Tank 41 contains the potable water supply line, the faucet control valve |8,and the riser 22. This tank receives all water drained through the port 2| from riser 22, at each closing movementof the main valve. This drain water,;of course, is potable and as clean as the water of the supply-line.
After every closing movement of the main valve, a quantity of water equal to the capacity of riser 5 enters ta nk'fl throughthe drainpo'rtZ-l, as this port isopen whenever the main valve is closed! The'drainage water is'permitted to enter the tank 48' through the connecting nipple 5|, displacing air at the sli oint 5?, so that the water level in both tanks-will-always be equalized;
Tank 48 constitutes a float chamber and a compartment in which is-disposeda drain water ejector indicated generally by the character 62!; The ejector is so associated with thefloa't 6| as to go into action for displacing drainage water fromthe tank chambers before the level of drainage water reaches the elevation ofthe ejector and the main valve I8. Drainage water displaced by the ejector is conveyed from the open lower end of asuction pipe 62 through the ejector discharge pipe the upper end 54- of which is influid communicating relationship with the swingable spout 44 ofthe wasteflow indicator. From the general 'descriptio'n above given, it may readily be'understood' that the'operationof the ejector is controlled by float 6|, so that whenever the waste water from port 2| reaches a predetermined levelin the chambers 4-9 and 5D, the ejector will'be placed in operation tosubstantially empty the chambers of waste water;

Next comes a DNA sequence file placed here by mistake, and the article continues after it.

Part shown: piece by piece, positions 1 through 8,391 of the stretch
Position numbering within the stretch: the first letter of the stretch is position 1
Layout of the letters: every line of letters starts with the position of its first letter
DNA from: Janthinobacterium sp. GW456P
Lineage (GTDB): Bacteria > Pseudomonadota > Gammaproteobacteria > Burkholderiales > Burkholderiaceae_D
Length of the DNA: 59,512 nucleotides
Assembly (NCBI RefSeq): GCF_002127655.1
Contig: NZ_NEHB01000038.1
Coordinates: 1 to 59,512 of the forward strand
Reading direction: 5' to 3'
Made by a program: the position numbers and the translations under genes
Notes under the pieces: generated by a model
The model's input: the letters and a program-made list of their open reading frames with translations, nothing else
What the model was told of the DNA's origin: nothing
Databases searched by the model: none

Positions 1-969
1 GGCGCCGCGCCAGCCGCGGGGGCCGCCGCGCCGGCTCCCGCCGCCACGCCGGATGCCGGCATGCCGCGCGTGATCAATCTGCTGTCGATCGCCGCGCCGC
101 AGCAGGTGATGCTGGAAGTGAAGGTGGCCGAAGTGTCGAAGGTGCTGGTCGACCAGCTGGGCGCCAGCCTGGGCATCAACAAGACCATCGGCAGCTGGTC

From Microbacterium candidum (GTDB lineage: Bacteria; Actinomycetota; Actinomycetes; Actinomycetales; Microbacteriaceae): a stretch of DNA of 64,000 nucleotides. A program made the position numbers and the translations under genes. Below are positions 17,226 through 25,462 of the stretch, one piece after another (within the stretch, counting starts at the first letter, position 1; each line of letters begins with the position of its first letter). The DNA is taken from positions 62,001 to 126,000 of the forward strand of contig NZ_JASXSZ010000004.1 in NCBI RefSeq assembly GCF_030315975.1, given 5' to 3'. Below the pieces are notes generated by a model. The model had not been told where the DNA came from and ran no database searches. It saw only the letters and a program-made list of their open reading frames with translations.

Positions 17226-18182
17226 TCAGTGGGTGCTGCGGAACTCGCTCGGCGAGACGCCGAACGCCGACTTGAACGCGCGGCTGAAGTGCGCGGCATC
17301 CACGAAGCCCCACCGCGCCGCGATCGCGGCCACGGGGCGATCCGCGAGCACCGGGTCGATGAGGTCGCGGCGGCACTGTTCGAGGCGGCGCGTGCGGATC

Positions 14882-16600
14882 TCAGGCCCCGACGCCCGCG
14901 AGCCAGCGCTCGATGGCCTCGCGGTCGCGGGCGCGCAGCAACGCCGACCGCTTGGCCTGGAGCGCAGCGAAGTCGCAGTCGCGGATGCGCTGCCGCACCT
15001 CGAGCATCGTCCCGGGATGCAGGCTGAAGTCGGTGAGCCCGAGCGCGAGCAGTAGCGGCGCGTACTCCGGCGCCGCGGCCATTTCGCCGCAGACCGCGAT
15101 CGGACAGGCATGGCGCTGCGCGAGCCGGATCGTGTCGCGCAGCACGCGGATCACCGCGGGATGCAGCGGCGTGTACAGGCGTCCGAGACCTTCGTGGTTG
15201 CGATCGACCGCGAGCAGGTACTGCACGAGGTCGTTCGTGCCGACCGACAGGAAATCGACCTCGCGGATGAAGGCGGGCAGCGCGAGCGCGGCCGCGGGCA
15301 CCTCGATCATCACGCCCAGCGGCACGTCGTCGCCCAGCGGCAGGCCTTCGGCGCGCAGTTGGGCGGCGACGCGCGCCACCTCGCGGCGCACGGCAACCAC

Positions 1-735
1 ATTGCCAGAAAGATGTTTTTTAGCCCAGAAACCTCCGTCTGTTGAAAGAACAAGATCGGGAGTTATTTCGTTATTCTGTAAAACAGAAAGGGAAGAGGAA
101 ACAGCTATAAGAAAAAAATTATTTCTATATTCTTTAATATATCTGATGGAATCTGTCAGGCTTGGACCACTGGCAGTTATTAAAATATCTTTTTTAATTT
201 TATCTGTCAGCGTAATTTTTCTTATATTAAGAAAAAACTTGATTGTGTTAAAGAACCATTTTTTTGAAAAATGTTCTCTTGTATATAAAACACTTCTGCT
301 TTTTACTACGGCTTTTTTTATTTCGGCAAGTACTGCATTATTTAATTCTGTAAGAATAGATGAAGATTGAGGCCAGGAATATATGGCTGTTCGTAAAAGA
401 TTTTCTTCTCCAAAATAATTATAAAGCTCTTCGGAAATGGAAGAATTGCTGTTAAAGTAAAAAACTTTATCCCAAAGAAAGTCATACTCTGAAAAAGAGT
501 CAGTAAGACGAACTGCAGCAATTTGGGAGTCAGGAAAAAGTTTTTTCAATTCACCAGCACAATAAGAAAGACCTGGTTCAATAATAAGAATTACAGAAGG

With particular reference to the ejector, it may be noted that this element is associated with a housing 59 having an inlet chamber 65 connected to the supply of'water under pressure by means of the tube or extension 66 of the T- fitting I 1; Tube 66- has a threaded connection vwith afitting 61' that extends through the tank walls, and this fitting in turn is provided with a fixed upstanding nipple 68- disposed within the float chamber. 'Nipple 58 is extended vertically within the chamber; and has a smooth upper end 69, preferably tapered and reduced, so that it may enter a gland nut 'l'El of the ejector control inlet, the nipplehaving a slip fit within the nut and within a gasket H heldin place by'said nut. Theslip joint between the nipple 5 8 and the ejector inlet should be reasonably leak-'- proof, although any small amount of leakage at the joint will not defeat the anti-pollution characteristic of the device.